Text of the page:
Mikko Koivu has been one of the top two-way centers in NHL, even if that’s never quite been enough for Minnesota Wild fans that expect a lot of offensive output from him. Koivu has been a solid offensive player though, including 54 points (11 goals an 43 assists) in 65 games last season, but he has just five points (two goals, three assists) so far this season. Koivu missed time last season with an ankle injury, but he has played in all 19 of Minnesota’s games to this point.
The most notable explanation for Koivu’s drop in production is his shooting percentage, which has been trending downward (7.5 percent in 2013-14) and is just 3.5 percent so far this season. He’s actually shooting more on a per-game basis to this point in the season (three shots on goal per game) than he did last year (2.3 shots per game), which may be a product of having the fewest shot attempts from his linemates of any Wild forward heading into this past weekend (per Hockey Wilderness.com) and a resulting increase in his own willingness to shoot. Being on the same line, up until recently, as Thomas Vanek (one goal so far) stands out as a primary reason for Koivu’s lack of assists in particular.
The 2011-2012 season was the start of Koivu’s seven-year, $42.75 million deal with the Wild, and with three more full seasons remaining on the contract it looks like a big challenge to trade him. But the salary cap hit has been fairly reasonable ($6.75 million, via CapGeek.com), and will remain at that number from here to the end of the contract.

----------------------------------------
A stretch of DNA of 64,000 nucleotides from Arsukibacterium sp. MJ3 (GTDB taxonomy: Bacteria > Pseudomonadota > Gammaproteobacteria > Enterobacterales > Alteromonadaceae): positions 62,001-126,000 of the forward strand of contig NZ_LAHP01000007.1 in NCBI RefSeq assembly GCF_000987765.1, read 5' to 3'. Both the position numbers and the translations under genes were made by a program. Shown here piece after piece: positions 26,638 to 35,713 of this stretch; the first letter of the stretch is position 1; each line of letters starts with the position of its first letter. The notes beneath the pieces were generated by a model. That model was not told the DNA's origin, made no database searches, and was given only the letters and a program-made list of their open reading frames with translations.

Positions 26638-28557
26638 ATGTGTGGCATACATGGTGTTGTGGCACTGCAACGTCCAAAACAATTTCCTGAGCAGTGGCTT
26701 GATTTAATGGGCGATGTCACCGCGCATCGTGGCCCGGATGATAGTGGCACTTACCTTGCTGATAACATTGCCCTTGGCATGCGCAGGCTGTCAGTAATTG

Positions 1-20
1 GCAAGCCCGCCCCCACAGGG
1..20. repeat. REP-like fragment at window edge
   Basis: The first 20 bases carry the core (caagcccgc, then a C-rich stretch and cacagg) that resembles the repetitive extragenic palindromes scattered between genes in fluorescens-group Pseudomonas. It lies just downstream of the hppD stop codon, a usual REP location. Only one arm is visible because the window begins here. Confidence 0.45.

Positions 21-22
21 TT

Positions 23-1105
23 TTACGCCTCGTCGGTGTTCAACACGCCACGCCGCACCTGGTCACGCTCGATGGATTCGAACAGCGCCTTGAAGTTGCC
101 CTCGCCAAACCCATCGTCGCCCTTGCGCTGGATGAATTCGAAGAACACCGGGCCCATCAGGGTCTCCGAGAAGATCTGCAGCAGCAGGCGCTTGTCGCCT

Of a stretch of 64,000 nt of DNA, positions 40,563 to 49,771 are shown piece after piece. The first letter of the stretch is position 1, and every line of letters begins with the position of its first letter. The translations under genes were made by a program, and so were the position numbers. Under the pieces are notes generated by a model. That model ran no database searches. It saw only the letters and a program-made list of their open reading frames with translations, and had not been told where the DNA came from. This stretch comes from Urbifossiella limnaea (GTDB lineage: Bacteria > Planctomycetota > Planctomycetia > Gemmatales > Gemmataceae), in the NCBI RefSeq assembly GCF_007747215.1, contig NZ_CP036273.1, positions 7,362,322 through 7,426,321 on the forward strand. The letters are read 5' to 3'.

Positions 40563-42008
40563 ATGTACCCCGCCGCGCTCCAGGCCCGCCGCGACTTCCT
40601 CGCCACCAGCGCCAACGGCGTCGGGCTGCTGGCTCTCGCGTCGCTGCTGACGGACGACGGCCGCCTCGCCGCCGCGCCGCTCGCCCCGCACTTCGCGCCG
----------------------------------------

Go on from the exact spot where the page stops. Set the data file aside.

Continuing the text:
As could be expected Koivu has a solid plus/minus for his career, with a +27, but even that number is just a +1 over the last two seasons. He also ranks highly in face-off percentage (57.3 percent; 13th in the league-minimum 50 face-offs taken) and total face-off wins (235, tied for eighth in the league) this season, maintaining his reputation as a very good face-off man.
Right now looks like a low point in Koivu’s trade value, at least when looking at his offensive production. But dealing him should be a possibility between now and the trade deadline in early March, and even if Koivu’s point total doesn’t climb significantly his prowess in the face-off circle still gives him a lot of value. Wild general manager Chuck Fletcher needs to be willing to take offers for Koivu, and if the right deal comes there should be no hesitation to send him elsewhere.